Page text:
It is Easter Monday, 2008 03 24. I am reading the Edmonton Journal, specifically the front page containing two articles.
One of the two articles recounts the end of the first solo ski trip by a woman to the North Pole. After skiing for the first 60 km, she fell into a crevasse on an ice pressure ridge and was rescued. She was solo, but the men who rescued her were only a phone call and hours away, having man-designed, -manufactured and -transported rescue equipment at the ready to come to her rescue if the damsel fell into distress.
The other article, taking up twice as much space on the front page of the newspaper, discussed the issue of the incidents and consequences of antibiotic-resistant superbug infections (methicillin-resistant staphylococcus aureus – MRSA – infections) in Canada and specifically in Canadian hospitals.
The article mentions that the superbugs are around everywhere, especially in places where lots of people live, eat and share space, and not only in hospitals. It mentions that “One in 10 people that acquire MRSA in hospital get an infection; community-acquired strains sicken two out of 10.” The article does not mention that community-acquired strains cause something that is very new and of great concern to health-care providers, a substantially elevated and escalating infection rate amongst men who have sex with men. According to “Homosexuals Squelch Facts About MRSA Outbreak, Conservatives Say“, by Pete Winn, CNSNews.com (published about on or just before Jan. 28, 2008), the USA 300 variant of “this MRSA infection is 13 to 14 times more prevalent in homosexual men than for the general population.”
Still, even though that information is quite likely being censored by google.com (see search results for “this MRSA infection is 13 to 14 times more prevalent in homosexual men”) that omission is not my major concern about the Edmonton Journal article on MRSA infections. Of far greater concern is the article’s white-washing of the quality of the health care provided in Canadian hospitals. The article states that,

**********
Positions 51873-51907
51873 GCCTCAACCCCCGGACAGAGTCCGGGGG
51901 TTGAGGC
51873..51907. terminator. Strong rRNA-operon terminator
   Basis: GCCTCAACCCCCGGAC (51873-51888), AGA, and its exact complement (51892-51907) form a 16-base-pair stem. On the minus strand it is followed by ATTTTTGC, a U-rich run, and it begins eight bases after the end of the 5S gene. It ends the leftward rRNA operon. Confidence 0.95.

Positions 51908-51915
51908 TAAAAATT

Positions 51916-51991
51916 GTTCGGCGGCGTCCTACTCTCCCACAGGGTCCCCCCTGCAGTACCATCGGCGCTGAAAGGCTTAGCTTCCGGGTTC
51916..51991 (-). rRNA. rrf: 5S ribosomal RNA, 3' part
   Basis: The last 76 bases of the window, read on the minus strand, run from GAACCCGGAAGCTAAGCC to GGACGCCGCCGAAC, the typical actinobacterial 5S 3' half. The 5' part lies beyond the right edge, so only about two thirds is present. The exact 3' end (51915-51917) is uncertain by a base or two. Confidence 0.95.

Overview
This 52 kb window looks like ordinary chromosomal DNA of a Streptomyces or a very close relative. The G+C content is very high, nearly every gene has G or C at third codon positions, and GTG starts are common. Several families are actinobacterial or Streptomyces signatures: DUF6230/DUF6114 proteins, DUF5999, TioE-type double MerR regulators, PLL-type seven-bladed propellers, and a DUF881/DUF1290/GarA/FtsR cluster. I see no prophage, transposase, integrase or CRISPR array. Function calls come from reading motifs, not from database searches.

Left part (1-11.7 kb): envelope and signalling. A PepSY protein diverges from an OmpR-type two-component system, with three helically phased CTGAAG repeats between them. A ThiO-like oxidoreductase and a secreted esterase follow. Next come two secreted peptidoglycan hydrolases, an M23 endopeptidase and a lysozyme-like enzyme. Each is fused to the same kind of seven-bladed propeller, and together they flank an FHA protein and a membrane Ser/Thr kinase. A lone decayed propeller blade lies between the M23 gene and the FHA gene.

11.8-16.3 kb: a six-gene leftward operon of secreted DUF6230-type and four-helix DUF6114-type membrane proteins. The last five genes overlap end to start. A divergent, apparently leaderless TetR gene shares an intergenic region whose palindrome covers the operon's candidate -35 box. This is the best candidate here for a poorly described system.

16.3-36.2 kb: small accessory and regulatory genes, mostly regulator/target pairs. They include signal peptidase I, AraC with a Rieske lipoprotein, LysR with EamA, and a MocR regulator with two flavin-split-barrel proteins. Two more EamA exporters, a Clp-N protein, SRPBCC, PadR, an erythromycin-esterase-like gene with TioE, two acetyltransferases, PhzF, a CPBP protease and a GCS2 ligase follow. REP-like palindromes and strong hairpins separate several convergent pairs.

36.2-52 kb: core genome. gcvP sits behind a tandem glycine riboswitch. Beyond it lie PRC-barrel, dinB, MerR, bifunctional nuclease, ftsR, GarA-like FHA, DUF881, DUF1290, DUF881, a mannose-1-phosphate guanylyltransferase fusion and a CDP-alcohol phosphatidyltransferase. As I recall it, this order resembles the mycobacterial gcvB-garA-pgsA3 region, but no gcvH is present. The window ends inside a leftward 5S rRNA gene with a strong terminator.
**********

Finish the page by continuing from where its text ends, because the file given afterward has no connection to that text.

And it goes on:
An estimated 220,000 people across Canada suffer from hospital-acquired infections each year, and 8,000 die, says the Canadian Nosocomial Infection Surveillance Program….It’s worse in the United States, where the bacterial infection killed 19,000 people in 2005, reports The Journal of the American Medical Association.
Whether that was written inadvertently (extremely unlikely for anyone of even only average intelligence) or not, it is a very serious misrepresentation of the relevant facts. It appears to be even more serious if one considers that the whopper slipped by the Edmonton Journal’s editors without being detected. Even if all of the 19,000 people killed in the USA in 2005 by MRSA infections were to have acquired their fatal infections in hospitals (the quote from the Journal of the AMA used by Jodie Sinnema is not specific on that), for the situation in the USA to even match the severity of the Canadian fatality rate of hospital-acquired MRSA infections, the USA would have to have had at the very least about 80,000 hospital-acquired MRSA fatalities in 2005.
It follows that, going by the statistics collected and provided by Jodie Sinnema in her article, far from being less serious than that in the USA, the fatality rate from hospital-acquired MRSA infections is at the very least more than four times worse in Canada than it is in the USA.
Update 2008 03 27: If you were at all worried about the Edmonton Journal’s front-page report, 2008 03 24, on the dire state of the quality of health care with respect to MRSA infections and -fatalities caused by Canadian hospitals, you can rest much easier after reading another article on “Superbug spreading outside hospitals” (Edmonton Journal, 2008 03 27, top of A6).
While the Edmonton Journal’s March 24 article on MRSA infections reported that “an estimated 220,000 people across Canada suffer from hospital-acquired infections each year, and 8,000 die…”, the Edmonton Journal’s March 27 article reduces the size of that calamity to “5,787 “newly identified” MRSA cases during the 2006 surveillance period, of which 3,561, or 62 per cent, were acquired in the hospital, seven per cent in other acute care hospitals and eight per cent in long-term care facilities. Community-acquired MRSA accounted for 893, or 15 per cent, of the reported cases….”.
That is most certainly welcome news and perhaps the most outstanding health improvement in any nation in the history of mankind. In the space of a mere three days the Edmonton Journal reduced the number of MRSA infections in Canada from 220,000 a year to 3,561 in 2006, by a whopping 98.4 per cent. If anything, that should have received front-page coverage. I don’t know what the Edmonton Journal was thinking.
Mind you, my personal concerns about the MRSA statistics presented by the Edmonton Journal have not been alleviated the least. It seems to me that the Edmonton Journal needs to get the services of someone able to interpret medical statistics and the differences between those from different sources. If not, I am inclined to believe that the Edmonton Journal has given up on trying to dazzle with brilliance and began to attempt to baffle with B.S.